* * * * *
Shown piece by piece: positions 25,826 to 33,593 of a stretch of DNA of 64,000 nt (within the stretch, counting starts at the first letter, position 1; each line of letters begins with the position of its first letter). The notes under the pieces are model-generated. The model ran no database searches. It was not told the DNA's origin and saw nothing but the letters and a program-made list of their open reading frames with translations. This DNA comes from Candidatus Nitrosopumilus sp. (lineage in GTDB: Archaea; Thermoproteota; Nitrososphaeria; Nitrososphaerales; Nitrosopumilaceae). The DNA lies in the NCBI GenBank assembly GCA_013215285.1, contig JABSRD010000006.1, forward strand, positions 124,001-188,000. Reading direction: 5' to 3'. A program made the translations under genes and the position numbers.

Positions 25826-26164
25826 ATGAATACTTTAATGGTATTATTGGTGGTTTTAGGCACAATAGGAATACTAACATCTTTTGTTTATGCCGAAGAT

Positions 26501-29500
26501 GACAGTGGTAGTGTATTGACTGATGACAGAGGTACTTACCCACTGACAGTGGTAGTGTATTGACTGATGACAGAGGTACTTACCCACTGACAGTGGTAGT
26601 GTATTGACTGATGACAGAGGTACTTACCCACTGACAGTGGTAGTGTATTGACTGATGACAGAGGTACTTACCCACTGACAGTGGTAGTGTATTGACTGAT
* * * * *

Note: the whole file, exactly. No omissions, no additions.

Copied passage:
Shown piece by piece: positions 25,826 to 33,593 of a stretch of DNA of 64,000 nt (within the stretch, counting starts at the first letter, position 1; each line of letters begins with the position of its first letter). The notes under the pieces are model-generated. The model ran no database searches. It was not told the DNA's origin and saw nothing but the letters and a program-made list of their open reading frames with translations. This DNA comes from Candidatus Nitrosopumilus sp. (lineage in GTDB: Archaea; Thermoproteota; Nitrososphaeria; Nitrososphaerales; Nitrosopumilaceae). The DNA lies in the NCBI GenBank assembly GCA_013215285.1, contig JABSRD010000006.1, forward strand, positions 124,001-188,000. Reading direction: 5' to 3'. A program made the translations under genes and the position numbers.

Positions 25826-26164
25826 ATGAATACTTTAATGGTATTATTGGTGGTTTTAGGCACAATAGGAATACTAACATCTTTTGTTTATGCCGAAGAT

Positions 26501-29500
26501 GACAGTGGTAGTGTATTGACTGATGACAGAGGTACTTACCCACTGACAGTGGTAGTGTATTGACTGATGACAGAGGTACTTACCCACTGACAGTGGTAGT
26601 GTATTGACTGATGACAGAGGTACTTACCCACTGACAGTGGTAGTGTATTGACTGATGACAGAGGTACTTACCCACTGACAGTGGTAGTGTATTGACTGAT